Using Facebook Insights To Better Understand Your Blog Readers
A big part of blogging is understanding your reader base. What is it that your readers (or your potential readers) are interested in? What type of articles do they prefer? What blog posts are they more likely to share with all of their friends? Getting a good understanding of your readers is a big part of growing any blog. It gives you the insight to focus on those topics that your readers and the audience within your niche find most valuable and interesting.
Here at MUO, we’ve covered a number of useful tools that offer insight into different social networks. Facebook Spectrum was one tool covered in directory – a cool way to see Facebook stats for your Facebook account. Research.ly was another small tool that was covered, which gives you insights into the general Twitter social network.
What I want to focus on today is a tool that is actually offered by Facebook called Facebook Insights. If you’ve established a Facebook brand page, it provides you with very valuable insights into the interests of your readership.
Using Facebook Insights
If you have a Facebook Brand page that you want to analyze, just log into the Facebook account that you use to manage that page. Then head over to the Facebook Insights dashboard and choose the page that you want to analyze.
When you click on the page that you manage, you’ll find yourself on the “Overview” page. This is where you can see the big picture information, how many likes as well as weekly and monthly users that actively visit your Facebook brand page. It also shows you the overall level of interaction on your page.
This information is useful to watch for trends surrounding any major stories you publish or any large advertising or marketing pushes that you’ve done for your site. You can get a really useful long-term trend by changing the time frame from one month to several months.
When it comes to “daily active users“, you really want to see more of those steady plateaus and fewer days with zero or low daily interaction. You can see more details about user interaction just below the trend charts. Here you’ll see interactions broken down daily, as well as any rising or falling trend stats. You can add or remove trend lines by selecting or deselecting the checkbox for that data.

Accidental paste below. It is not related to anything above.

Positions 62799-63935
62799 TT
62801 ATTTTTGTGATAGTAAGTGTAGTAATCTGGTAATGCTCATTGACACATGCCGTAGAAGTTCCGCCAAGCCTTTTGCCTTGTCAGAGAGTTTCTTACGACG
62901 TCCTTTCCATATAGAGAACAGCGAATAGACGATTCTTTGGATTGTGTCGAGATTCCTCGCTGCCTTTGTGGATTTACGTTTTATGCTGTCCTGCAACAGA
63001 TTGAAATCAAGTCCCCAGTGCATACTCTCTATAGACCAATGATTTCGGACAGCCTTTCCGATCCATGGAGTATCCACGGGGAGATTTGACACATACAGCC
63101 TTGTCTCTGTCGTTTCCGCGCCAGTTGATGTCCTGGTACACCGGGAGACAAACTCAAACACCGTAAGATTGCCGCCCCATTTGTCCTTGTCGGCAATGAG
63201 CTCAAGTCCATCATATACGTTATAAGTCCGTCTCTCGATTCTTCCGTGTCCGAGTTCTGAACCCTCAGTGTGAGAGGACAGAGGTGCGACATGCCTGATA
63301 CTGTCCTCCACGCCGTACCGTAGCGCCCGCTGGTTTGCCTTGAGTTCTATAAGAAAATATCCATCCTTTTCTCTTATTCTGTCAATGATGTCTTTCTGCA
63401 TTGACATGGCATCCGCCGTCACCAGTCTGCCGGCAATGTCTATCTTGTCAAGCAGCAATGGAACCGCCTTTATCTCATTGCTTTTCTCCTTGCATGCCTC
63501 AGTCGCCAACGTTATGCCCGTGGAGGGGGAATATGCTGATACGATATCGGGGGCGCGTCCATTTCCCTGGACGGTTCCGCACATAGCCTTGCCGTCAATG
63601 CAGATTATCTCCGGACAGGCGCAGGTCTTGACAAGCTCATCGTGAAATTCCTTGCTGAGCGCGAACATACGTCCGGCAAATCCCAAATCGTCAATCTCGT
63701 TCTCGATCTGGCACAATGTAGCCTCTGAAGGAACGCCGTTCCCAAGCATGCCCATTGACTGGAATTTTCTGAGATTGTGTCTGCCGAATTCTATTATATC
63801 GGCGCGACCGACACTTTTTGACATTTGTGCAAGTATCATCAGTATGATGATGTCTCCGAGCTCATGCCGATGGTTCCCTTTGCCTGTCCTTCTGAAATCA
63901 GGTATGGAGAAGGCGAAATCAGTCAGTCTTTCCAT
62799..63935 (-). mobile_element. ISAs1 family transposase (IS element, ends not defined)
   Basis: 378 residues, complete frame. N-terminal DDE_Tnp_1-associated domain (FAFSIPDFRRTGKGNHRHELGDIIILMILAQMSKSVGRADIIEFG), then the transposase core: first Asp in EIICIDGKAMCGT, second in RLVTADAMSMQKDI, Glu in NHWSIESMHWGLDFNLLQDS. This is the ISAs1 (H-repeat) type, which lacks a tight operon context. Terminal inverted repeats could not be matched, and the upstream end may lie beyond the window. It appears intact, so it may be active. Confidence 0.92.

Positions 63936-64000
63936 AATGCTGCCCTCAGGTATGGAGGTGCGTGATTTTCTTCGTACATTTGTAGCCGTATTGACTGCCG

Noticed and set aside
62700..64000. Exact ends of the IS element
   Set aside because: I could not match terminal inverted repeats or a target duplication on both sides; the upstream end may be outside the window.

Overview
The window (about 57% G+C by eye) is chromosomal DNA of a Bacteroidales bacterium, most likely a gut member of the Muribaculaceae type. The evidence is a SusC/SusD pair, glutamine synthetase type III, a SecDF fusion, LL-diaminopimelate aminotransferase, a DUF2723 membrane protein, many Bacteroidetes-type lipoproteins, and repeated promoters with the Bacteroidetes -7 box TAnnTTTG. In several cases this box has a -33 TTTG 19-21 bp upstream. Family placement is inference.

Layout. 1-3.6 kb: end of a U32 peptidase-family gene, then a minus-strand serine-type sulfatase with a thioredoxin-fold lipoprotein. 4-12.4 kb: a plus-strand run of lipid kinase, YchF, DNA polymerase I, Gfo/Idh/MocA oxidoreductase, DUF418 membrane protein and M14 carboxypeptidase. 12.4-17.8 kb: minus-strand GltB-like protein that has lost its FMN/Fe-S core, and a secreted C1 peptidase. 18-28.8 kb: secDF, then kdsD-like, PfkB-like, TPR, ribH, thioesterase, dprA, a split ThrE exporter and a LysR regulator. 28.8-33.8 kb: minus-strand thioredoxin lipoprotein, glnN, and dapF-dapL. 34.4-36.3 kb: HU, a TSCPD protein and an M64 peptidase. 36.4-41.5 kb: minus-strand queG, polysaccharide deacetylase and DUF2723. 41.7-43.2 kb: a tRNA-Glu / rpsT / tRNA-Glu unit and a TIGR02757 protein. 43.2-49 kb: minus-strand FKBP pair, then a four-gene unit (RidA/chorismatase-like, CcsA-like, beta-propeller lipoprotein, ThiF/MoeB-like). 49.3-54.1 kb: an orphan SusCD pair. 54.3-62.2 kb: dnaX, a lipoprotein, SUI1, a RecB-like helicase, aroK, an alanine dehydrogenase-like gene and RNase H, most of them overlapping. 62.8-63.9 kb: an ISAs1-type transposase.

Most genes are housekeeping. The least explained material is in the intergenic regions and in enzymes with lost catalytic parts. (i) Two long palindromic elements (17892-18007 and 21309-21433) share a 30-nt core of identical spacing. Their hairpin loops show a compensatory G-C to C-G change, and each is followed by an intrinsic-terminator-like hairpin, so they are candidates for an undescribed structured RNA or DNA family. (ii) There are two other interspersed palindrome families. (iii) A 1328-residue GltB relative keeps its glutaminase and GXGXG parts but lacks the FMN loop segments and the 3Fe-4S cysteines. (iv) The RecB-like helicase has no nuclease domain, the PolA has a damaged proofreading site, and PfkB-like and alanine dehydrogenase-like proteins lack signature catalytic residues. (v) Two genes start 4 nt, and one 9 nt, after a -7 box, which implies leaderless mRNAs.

Best of all, you can export all of the data to an external Excel or Comma-Delimited spreadsheet by clicking on the “Export” button next to the date range.
This spreadsheet provides you with the highest level of detail that you could hope to gather from the activity on your Facebook page. You’ll see daily, weekly and monthly active user averages, as well as “Like” averages, page views, daily news feed impressions, comments and more. This daily breakdown can help you identify when averages rose in response to a page post you made, or a link that you published.
Analyzing The Data About Your Fan Base
This is all really useful information to see how well your page is performing overall, but it doesn’t really give you the information that you need to understand your fan base. Luckily, Facebook Insights lets you further focus the data into user-specific information and behavior.
You can get that information by clicking on “Get Details” on top of each chart. This takes you to a new page that shows you all of the very fine details behind the data. You’ll see unique views vs. post views (how many new users you’re getting), as well as how many people liked or commented on your posts and where those “like” sources came from.
Insights further breaks down your page user base by demographics like age, gender and what country they are from.
Further down, another useful piece of information is where the views are coming from, and your Facebook page top referrers as well. If you have a brand page that’s public, the odds are pretty good you’ll see Google at the top of the referrer list here, under your own website (hopefully you’re referring people to your Facebook page from your own website!)
It just so happens that Facebook is working on revamping the appearance of Facebook Insights, so many of the views above may change slightly – or at least how you access them will be a little different, but all of the data is the same. There are also going to be new features, like this really cool post breakdown that gives you really detailed information about community activity from your wall posts. There even a really cool “Virality?” column that assigns a percentage to the post based on how viral it went on Facebook.
All of this is the sort of detailed information you need to know in order to gear your future articles toward what you know your readers want to see, and what topics have gone viral in the past. Just like Google Analytics, Facebook Insights gives you a bit of a peak behind the curtain to see how people are responding to your wall posts and which posts are attracting the most reader interactivity.
So if you have a brand page on Facebook and having given Facebook Insights a try, open up the hood and look around. You may be surprised what you discover about your fans. Share your experiences and insights with Facebook Insights in the comments section below.